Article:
I was in love, long ago, with a sweet girl of 19. Of course, she wasn't in love with me. That was the problem, you see. I would make my feelings known to her by ignoring her and pretending not to notice her. For some reason, she didn't take note of these advances, undoubtedly an attempt to torment me. I spent months not talking to her, not looking at her, and not even acknowledging her, and in return, she ignored me. After all I gave to her, after all the emotion I poured out; she spit it out like so much bad vodka! That was the last time I ever made an advance on a female. I learned my lesson there. No matter what you do, they ignore you and go for the guy with money, and power, and fame, and looks, and emotional security. Why? For the sheer torment of it, the brutality, the ignobility. I laid my heart bare and she just tore it apart. There's no hope for love, for such an insect as myself.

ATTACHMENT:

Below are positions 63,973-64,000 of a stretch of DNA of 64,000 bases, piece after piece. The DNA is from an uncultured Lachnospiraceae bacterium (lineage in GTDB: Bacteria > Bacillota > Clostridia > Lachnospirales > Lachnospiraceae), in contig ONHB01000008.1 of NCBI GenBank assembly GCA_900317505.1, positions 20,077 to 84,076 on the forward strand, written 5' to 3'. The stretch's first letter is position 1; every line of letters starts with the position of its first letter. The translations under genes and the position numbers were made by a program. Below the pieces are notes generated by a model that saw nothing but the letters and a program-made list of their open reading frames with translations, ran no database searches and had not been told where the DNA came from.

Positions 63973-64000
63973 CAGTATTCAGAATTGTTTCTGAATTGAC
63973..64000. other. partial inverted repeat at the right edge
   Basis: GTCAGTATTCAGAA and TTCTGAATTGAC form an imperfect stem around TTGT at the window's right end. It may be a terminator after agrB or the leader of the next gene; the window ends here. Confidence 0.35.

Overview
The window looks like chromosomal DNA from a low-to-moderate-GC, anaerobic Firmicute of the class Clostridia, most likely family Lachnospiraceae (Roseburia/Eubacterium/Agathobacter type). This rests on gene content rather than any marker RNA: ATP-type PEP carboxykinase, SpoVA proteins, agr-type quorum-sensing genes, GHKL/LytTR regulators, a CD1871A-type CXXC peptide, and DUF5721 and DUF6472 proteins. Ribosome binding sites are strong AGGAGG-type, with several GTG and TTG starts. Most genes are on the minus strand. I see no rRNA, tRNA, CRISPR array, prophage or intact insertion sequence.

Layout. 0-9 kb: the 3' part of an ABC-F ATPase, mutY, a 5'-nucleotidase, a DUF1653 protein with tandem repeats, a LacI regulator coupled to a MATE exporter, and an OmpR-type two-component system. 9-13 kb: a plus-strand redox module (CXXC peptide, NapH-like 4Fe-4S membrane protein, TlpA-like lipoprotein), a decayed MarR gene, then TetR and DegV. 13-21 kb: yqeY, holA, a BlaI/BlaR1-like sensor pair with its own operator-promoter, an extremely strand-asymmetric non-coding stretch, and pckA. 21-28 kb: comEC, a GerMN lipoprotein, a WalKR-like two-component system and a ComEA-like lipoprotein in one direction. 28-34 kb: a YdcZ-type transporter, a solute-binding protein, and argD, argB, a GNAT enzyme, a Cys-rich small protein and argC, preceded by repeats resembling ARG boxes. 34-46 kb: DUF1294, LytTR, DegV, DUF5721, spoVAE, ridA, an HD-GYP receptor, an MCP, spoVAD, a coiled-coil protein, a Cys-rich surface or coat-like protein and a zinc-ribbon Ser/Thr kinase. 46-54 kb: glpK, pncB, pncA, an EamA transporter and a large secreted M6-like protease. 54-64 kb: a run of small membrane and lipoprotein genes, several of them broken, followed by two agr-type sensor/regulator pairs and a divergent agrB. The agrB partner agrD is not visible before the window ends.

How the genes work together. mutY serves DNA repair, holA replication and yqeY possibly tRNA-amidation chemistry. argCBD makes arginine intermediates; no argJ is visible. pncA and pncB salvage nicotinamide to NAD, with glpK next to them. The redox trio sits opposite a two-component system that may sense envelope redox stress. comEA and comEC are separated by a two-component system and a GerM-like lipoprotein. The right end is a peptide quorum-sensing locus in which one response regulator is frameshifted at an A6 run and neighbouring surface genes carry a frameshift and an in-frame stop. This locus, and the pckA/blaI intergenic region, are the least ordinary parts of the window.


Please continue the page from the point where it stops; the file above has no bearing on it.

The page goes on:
And that, in short, is why I am like I am.